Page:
1/ A federal court struck down Alabama’s congressional map. The three-judge panel wrote that it was “deeply troubled” that the state legislature refused to comply with the Voting Rights Act and a Supreme Court order to create a second district with either a Black majority “or something quite close to it” to give Black voters an opportunity to elect a representative of their choice. Nevertheless, the Republican-controlled legislature approved a new map with just one majority-Black seat and increased the share of Black voters in one of the state’s six majority-white congressional districts to about 40%, from about 30%. For the 2024 elections, the judges ordered that a new map be independently drawn, stripping the Republican-controlled legislature of the responsibility because it “ultimately did not even nurture the ambition to provide the required remedy.” State Republicans are expected to appeal the decision. (NPR / Associated Press / Politico / NBC News / New York Times / Washington Post / CNN)

2/ All 19 defendants have pleaded not guilty in the Georgia election interference case and waived their in-person arraignment. Fulton County District Attorney Fani Willis has accused Trump and 18 co-conspirators of racketeering for taking part in a scheme to try to overturn the results of the 2020 election in Georgia. Mark Meadows and four others are also seeking to move the charges against them out of state court and into federal court, where the indictment could potentially be dismissed. They claim they’re immune from state prosecution because their actions were performed in his capacity as a federal official. (ABC News / CNN / NBC News / NPR / Associated Press)

3/ The former leader of the Proud Boys was sentenced to 22 years in prison after being convicted of seditious conspiracy for organizing the attack on the Capitol on Jan. 6 and leading the failed plot to stop the peaceful transfer of presidential power. It is the longest sentence yet among the more than 1,100 people charged in connection with the Capitol attack, surpassing the 18 years given to Oath Keepers founder Stewart Rhodes, who was also convicted of seditious conspiracy. Federal prosecutors had asked for a sentence of 33 years in federal prison. Three other Proud Boys – Joseph Biggs, Zachary Rehl, and Dominic Pezzola — were each sentenced last week to between 10 and 17 years in prison. (New York Times / Washington Post / CNBC / CNN / NBC News)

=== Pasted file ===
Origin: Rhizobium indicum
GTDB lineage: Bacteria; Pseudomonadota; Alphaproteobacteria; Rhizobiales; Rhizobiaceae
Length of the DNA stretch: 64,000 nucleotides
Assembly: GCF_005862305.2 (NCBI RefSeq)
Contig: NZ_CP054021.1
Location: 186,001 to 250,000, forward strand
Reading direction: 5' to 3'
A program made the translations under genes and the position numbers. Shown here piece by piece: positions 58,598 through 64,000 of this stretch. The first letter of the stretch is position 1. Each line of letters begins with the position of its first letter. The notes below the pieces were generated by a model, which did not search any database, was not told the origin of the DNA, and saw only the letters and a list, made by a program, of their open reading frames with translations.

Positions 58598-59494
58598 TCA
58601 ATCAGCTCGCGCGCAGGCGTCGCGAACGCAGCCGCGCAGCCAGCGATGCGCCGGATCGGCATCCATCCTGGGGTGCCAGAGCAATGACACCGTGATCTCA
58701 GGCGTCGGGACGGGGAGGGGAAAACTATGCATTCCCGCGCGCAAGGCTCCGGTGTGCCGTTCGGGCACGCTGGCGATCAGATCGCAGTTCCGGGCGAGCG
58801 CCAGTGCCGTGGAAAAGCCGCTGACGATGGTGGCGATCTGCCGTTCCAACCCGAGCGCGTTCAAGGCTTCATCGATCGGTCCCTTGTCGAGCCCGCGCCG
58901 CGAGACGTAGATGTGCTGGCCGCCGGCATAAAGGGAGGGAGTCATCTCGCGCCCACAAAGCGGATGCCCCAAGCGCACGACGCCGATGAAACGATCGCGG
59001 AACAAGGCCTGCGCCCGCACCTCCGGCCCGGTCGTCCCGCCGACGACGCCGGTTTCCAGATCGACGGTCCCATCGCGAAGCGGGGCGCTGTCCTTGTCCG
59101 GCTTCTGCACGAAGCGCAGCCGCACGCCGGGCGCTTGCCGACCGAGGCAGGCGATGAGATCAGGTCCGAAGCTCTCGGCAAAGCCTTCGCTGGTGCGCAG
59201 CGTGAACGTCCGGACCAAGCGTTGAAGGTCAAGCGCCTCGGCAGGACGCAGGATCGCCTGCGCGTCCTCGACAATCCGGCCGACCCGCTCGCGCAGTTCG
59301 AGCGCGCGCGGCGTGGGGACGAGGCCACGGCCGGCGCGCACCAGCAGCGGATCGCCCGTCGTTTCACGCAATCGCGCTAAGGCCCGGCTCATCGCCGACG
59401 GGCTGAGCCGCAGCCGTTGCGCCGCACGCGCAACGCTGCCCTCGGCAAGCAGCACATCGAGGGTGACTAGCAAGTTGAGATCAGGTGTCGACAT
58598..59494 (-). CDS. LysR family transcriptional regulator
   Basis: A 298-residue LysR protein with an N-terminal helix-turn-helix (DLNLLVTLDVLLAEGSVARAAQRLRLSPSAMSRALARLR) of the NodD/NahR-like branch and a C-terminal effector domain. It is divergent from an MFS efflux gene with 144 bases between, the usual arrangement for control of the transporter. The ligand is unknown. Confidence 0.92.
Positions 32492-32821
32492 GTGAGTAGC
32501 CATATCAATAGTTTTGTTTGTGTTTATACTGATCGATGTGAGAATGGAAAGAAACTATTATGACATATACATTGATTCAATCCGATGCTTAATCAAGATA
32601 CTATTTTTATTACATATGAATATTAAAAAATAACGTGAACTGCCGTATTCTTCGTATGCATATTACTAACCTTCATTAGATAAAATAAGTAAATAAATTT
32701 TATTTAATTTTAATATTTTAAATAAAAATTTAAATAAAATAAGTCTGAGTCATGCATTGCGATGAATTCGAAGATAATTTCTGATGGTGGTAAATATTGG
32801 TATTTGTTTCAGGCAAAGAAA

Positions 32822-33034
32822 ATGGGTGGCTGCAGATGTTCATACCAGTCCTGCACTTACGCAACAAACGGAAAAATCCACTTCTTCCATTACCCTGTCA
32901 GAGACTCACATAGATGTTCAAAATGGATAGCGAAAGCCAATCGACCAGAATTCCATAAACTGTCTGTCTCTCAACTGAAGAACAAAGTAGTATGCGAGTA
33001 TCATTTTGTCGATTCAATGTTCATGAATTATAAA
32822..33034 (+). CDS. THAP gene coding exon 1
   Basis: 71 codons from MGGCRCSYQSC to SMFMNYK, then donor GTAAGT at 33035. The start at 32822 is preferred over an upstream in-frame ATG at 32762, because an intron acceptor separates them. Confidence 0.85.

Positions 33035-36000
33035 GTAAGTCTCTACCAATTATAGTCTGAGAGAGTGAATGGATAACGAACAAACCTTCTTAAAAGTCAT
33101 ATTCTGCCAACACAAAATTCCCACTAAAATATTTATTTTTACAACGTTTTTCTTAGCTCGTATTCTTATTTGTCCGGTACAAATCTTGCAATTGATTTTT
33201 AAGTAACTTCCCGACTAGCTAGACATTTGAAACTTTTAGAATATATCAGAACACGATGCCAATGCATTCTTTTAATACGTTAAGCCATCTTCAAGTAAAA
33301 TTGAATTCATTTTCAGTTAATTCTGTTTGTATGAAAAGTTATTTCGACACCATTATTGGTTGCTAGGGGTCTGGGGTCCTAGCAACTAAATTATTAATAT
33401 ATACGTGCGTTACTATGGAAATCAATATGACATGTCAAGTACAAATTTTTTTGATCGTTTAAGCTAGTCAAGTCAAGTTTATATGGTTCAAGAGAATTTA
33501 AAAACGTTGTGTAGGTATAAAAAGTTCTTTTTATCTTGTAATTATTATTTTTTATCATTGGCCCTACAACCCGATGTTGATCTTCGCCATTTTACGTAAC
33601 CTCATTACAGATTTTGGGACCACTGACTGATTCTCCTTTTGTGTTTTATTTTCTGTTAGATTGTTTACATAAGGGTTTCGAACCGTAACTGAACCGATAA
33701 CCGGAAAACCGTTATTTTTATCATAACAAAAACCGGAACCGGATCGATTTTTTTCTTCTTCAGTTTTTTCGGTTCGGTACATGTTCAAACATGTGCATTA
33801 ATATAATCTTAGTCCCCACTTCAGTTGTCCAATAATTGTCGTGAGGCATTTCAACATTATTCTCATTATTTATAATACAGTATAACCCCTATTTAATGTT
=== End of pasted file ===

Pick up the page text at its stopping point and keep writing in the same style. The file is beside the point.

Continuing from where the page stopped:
4/ Special Counsel Jack Smith’s office warned a judge that Trump’s “daily” statements “threaten to prejudice the jury pool” in the federal election conspiracy case. District Judge Tanya Chutkan had previously warned Trump to refrain from “inflammatory” comments about those involved in his case. She didn’t, however, impose any special restrictions on his speech. The case is one of four pending criminal cases Trump is facing as he seeks the 2024 Republican presidential nomination. (Bloomberg / CNBC)

5/ New York Attorney General Letitia James asked a judge to impose $20,000 in sanctions on Trump, Trump Jr, Eric Trump, their lawyers, and other co-defendants over “frivolous conduct” by repeatedly making “previously-rejected arguments” in their motions. James’ office said that there are five instances where Trump’s attorneys have made the same arguments that have already been rejected by the court for a lack of legal or factual basis. The $250 million civil trial – accusing Trump, his sons, his business, and other associates of “grossly” inflating Trump’s personal net worth to obtain favorable terms from banks and insurance companies – is scheduled to begin on Oct. 2. (ABC News / Axios / NBC News / Politico)

poll/ 59% of Republican primary voters plan to support Trump for the GOP presidential nomination – up 11 percentage points since April. Trump leads Ron DeSantis by 46 percentage points – nearly double since April. (Wall Street Journal)

poll/ 44% of Republicans say they are seriously concerned that the criminal charges Trump faces will negatively affect his ability to serve as president if reelected, while 56% are not seriously concerned about Trump’s legal fights, and 34% are concerned. (CNN)